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The Carnegie International opens with crowds and revelry
Alex Da Corte, Rubber Pencil Devil, 2018. Image courtesy of the artist and Karma New York. Photo: Tom Little.

PITTSBURGH, PA.- After three years of preparation, Carnegie International, 57th Edition, 2018 opened on Saturday with great fanfare, presenting a lavish array of artist projects and programs to the public. The day began with coffee service by Art Labor in their immersive Hammock Café, followed by a Karen Kilimnik Programme featuring a collage of ballet scenes and a video pastiche of the artist’s favorite musical moments from World War I and II films. Both days featured performances by the jazz musician Dr. Aaron Johnson, interpreting Postcommodity’s monumental installation in the Hall of Sculpture, and screenings of Tacita Dean’s seamlessly edited 16mm film of actor Stephen Dillane’s Event for a Stage (screening every Monday). A Tam O’Shanter Drawing Session with painter Lynette Yiadom-Boakye on stage with flamenco dancers and musicians gave around 150 participants the opportunity to make their own work in the museum’s opulent Music Hall.

On Friday, October 12, at the glittering Fête, two awardees received the prestigious Carnegie Prize and Fine Prize, which recognize exceptional artists whose work is exhibited in the International.

Lynette Yiadom-Boakye received the Carnegie Prize. Yiadom-Boakye (b. 1977, London, UK, lives London, UK), who paints the figure to create timeless modern characters on canvas, created a new installation of fictitious portraits for this edition of the International.

The Carnegie Prize includes a $10,000 award and the Medal of Honor, designed by Tiffany & Co., cast by J. E. Caldwell & Co., and first issued to Winslow Homer at the 1896 International.

Postcommodity received the Fine Prize. Postcommodity (formed 2007, lives Albuquerque, NM, Santa Fe, NM, Phoenix, AZ, USA) transformed the grand Hall of Sculpture with materials of Pittsburgh’s industrial past—glass, coal, and steel—and with performances by local musicians who will interpret the monumental floor installation as a graphic score.

The $10,000 award is part of a $5 million gift made by The Fine Foundation in support of the International since 2008.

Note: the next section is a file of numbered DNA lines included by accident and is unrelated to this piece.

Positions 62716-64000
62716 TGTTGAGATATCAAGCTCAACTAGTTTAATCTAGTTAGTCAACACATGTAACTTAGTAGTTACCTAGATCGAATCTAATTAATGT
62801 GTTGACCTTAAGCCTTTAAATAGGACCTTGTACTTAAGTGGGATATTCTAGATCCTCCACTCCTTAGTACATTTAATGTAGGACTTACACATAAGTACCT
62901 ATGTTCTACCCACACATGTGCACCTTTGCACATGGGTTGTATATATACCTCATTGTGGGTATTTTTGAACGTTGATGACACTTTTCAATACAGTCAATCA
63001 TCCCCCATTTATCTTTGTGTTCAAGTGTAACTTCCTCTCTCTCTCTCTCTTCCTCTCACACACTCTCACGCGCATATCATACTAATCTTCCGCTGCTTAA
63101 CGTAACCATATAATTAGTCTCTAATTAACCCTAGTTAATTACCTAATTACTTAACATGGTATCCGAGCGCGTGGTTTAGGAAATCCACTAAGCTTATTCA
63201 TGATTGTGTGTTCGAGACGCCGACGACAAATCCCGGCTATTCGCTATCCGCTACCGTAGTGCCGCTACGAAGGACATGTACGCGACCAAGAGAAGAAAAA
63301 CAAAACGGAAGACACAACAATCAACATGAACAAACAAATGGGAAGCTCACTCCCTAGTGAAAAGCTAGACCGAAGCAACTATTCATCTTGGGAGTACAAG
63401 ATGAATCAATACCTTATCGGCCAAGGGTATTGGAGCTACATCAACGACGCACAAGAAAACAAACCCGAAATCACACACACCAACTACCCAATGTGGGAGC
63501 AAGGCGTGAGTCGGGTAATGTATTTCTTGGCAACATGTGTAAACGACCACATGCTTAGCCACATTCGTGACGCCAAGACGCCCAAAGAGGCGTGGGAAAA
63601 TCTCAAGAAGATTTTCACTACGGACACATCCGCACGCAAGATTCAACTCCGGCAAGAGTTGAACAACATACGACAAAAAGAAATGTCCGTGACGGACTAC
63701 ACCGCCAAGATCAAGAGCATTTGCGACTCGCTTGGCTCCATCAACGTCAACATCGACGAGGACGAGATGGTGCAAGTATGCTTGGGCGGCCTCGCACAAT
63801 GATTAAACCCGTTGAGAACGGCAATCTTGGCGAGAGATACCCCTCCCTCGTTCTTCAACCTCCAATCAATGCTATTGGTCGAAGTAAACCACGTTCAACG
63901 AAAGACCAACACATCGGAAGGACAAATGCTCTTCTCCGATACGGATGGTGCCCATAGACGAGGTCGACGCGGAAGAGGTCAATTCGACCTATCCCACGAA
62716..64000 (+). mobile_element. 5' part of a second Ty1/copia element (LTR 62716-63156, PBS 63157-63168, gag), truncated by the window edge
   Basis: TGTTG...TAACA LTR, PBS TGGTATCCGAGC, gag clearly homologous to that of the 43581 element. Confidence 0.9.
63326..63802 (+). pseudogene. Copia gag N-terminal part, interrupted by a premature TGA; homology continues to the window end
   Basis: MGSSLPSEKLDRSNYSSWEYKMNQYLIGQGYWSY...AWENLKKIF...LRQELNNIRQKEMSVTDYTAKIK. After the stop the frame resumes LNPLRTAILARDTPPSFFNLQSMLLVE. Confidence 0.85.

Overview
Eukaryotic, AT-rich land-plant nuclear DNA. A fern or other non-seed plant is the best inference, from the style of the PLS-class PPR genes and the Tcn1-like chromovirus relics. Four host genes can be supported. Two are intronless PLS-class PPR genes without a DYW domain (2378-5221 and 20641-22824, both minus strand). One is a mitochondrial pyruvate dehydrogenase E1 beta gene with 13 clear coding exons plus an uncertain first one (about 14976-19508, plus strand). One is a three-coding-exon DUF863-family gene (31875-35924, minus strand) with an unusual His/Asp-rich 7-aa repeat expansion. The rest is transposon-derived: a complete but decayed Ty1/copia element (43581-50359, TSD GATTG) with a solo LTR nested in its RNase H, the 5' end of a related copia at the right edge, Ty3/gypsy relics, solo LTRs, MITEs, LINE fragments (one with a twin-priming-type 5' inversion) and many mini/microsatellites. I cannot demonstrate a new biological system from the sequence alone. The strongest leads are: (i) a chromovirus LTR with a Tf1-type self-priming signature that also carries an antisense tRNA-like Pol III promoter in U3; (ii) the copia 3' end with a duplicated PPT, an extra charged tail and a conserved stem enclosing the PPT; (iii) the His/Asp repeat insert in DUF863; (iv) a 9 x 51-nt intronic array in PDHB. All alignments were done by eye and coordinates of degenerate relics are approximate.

The winners of the Carnegie and Fine prizes at the 2013 Carnegie International were New York-based painter Nicole Eisenman and South African photographer Zanele Muholi, respectively.

Members of the 2018 Jury of Award included three International colleagues who shared in curator Ingrid Schaffner’s travel and research: Carin Kuoni, director of the Vera List Center for Art and Politics, The New School, New York; Ruba Katrib, curator at MoMA PS1, New York; and Magalí Arriola, an independent curator based in Mexico City. They were joined by the museum’s own Ellen Kessler, board chair; Douglas (Woody) Ostrow, board member; Catherine Evans, The Henry J. Heinz II Acting Co-Director; and Eric Crosby, Richard Armstrong Curator of Modern and Contemporary Art.

All told, nearly 6,000 visitors attended the opening weekend.

“CMOA is thrilled to host so many guests from Pittsburgh and around the world for the opening of our flagship exhibition of contemporary art,” said Catherine Evans and Sarah Minnaert, The Henry J. Heinz II Acting Co-Directors at CMOA. “Curator Ingrid Schaffner’s visionary work is an enormous accomplishment, as is that of our dedicated staff. Together, they have brought this Carnegie International into stunning fruition.”

“We’re proud to deepen our commitment to the arts in Pittsburgh by being the presenting sponsor of the 57th edition of Carnegie International,” said Terry Laughlin, Vice Chairman and Head of Global Wealth Investment Management, Bank of America. “At Bank of America, our support of the arts reflects our belief that the arts matter: they are a powerful tool that can provide pathways to greater cultural understanding that can help economies thrive, help individuals connect with each other and across cultures, and educate and enrich societies.”

“This International has some real standouts... It makes me feel very, very excited. I am a Pittsburgh native and it gives me pride that such great artists are showing here at this institution,” said Phyllis Lally Seevers of New York City, a visitor to the exhibition.

The Carnegie International will be open through March 25, 2019. For schedules of daily activities and special programs (film screenings, drawing sessions, artist lectures, docent tours, and more)

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